Why JK Rowling Deserves To Be Casual About Her New Novel

JK Rowling released her first adult novel The Casual Vacancy yesterday (26th September 2012). It is bound to be a phenomenal best seller purely on the back of the success of Harry Potter, but what will be the general consensus of opinion once the sales dust has settled?

James Runcie interviewed her on the eve of release for the BBC’s The Culture Show. (Link Here)  The interview tackled a lot of the issues that were discussed in the novel and spoke generally about how the book would be received. It’s a fascinating half an hour on Britain’s most successful author and yet I can’t help but feel as though she’ll be put to the lions.

Too Much Success

The human race, especially Brits, love to put a successful person down. The underdog is forever supported and the champion is mocked for any sign of fragility. Well, you can’t be more successful than JK Rowling. When I was looking at the Top 50 charts yesterday, she dominates them. Books or Films. She’s wealthier than the Queen and has her own theme park to boot. Characters and places from her imagination are now weaved into the fabric of contemporary culture.

To achieve all of this, she’s written seven books. That’s all. It’s an amazing, inspirational, fantastic, phenomenal story in itself and that’s why critics will kill her new book when it’s released. She doesn’t have to write anything ever again but she’s a writer, so what would be the sense of that? If you had all of the money and opportunity and freedom that you could possess, then you sure as hell would want to spend your days doing something you loved.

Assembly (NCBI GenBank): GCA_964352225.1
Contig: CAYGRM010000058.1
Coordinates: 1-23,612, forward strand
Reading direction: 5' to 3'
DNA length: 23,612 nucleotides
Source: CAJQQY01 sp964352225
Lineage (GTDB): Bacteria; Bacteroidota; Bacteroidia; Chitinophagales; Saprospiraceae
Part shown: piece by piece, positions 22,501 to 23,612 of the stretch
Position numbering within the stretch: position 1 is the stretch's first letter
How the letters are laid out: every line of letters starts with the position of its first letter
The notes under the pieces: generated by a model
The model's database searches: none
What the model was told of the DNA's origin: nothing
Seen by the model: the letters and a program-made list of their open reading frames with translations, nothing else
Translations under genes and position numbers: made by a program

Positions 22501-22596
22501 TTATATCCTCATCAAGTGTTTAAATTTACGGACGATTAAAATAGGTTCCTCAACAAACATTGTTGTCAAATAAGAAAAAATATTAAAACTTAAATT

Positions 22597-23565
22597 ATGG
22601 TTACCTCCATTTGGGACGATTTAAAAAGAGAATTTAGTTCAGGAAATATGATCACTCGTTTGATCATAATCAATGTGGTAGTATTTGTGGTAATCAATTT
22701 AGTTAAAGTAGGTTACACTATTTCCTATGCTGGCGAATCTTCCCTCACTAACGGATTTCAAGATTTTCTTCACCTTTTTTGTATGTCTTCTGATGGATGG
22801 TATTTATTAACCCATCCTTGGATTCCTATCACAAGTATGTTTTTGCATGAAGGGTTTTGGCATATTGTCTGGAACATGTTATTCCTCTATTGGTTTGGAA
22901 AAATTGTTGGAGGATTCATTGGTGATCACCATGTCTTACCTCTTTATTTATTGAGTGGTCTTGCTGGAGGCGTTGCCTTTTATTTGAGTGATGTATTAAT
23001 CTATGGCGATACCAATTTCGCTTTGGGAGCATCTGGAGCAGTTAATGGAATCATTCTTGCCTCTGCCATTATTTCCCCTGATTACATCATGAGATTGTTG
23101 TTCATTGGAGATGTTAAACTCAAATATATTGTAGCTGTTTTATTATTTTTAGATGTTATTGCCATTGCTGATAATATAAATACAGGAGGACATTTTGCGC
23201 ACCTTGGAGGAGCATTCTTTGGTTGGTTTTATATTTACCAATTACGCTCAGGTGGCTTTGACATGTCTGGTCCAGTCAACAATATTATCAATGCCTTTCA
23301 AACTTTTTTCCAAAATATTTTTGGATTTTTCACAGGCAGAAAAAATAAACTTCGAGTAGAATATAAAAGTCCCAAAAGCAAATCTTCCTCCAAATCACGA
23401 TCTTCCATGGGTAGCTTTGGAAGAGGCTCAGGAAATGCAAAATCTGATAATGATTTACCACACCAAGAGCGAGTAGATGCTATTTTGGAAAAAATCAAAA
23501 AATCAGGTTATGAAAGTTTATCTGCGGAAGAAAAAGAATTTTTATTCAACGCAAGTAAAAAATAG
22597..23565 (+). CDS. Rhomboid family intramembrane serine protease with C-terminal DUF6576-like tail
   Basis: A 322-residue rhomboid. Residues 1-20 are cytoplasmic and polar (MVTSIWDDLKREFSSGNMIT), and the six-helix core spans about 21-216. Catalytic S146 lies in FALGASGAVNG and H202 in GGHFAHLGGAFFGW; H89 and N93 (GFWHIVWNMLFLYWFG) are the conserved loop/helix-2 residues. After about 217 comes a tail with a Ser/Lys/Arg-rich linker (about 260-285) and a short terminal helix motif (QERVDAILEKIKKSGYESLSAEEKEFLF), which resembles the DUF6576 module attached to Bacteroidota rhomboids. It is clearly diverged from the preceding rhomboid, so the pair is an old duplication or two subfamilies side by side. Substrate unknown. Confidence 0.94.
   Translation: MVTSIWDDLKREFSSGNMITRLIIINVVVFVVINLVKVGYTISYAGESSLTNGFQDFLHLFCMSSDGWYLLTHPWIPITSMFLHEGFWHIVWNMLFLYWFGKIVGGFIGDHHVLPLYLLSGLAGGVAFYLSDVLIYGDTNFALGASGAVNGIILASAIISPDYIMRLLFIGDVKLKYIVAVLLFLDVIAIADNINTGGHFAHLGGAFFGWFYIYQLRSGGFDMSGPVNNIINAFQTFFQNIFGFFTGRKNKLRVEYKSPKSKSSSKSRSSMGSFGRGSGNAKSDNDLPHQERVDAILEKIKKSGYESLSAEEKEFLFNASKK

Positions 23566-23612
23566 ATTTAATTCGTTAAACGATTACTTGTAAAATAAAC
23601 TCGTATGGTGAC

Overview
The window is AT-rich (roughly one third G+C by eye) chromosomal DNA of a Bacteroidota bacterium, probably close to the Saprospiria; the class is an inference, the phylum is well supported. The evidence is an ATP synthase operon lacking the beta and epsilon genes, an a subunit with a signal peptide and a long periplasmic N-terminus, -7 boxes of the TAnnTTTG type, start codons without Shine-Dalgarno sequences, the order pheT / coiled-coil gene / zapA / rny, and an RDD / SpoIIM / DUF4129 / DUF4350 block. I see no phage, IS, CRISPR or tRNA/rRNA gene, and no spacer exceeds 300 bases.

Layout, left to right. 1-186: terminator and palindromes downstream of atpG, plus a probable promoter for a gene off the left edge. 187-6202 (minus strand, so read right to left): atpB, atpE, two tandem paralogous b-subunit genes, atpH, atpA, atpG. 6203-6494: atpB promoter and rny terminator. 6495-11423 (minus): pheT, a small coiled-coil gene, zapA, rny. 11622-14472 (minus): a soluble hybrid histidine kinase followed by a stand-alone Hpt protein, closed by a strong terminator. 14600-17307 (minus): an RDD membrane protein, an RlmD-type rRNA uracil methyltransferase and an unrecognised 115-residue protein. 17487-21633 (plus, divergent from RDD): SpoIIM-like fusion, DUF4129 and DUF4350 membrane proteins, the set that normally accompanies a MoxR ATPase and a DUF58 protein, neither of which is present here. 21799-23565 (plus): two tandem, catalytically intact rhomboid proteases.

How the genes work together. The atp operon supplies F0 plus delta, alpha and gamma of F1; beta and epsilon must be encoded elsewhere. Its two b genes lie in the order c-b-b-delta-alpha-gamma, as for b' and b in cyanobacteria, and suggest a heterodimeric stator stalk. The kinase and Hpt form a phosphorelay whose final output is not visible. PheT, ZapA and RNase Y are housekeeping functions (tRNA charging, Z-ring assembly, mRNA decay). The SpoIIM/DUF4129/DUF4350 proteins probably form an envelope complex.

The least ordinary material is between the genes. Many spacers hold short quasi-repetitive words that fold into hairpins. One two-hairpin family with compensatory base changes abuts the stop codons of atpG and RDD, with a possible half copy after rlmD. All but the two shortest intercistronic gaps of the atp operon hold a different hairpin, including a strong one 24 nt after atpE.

The New Book

In the interview, she speaks about her motives for writing a book that couldn’t be more different to Harry Potter. She explains that this wasn’t a deliberate strategy to distance herself from the towers of Hogwarts, just a story that she wanted to tell. She’s a writer and for the last decade she has been constrained to just one world that she created. It should not be so surprising that when a bird’s cage is opened, it flies away.

The book tracks a small community in an English village centring around a Parish Council election. However, it involves sex, drugs, racism, self-harming, bigotry, ignorance, exclusion and probably a whole load more. Imagine Ron on smack, Dumbledore’s his dealer and Harry has joined the National Front.

Success or Failure

Regardless of how the book is received by the critics, I’m sure it will be a great story, and after all that’s what you want from a book. Could she ever live up to the success of Harry Potter? No. Could anyone? No. But one skill that JK Rowling has in spades is how to tell a story. She’s proved that writing a successful book is nothing to do with beautiful prose and imagery but simply a good story that hooks the reader.

As in any rags to riches story there will always be ugly sisters who jealously look on. In the interview she was honest enough to accept that she would be disappointed if the book wasn’t liked, but also honest enough to say it wouldn’t be the end of her world either. She’s doing what any artist does; putting her soul out in to the world to be judged. She can’t change that, money can’t change that, past successes can’t change that.

JK Rowling deserves to be taken seriously. If the book fails does that mean she’s a bad writer? So what if she is? Her storytelling has changed the world and I, as well as probably millions of others, will always read a story that she’s written.


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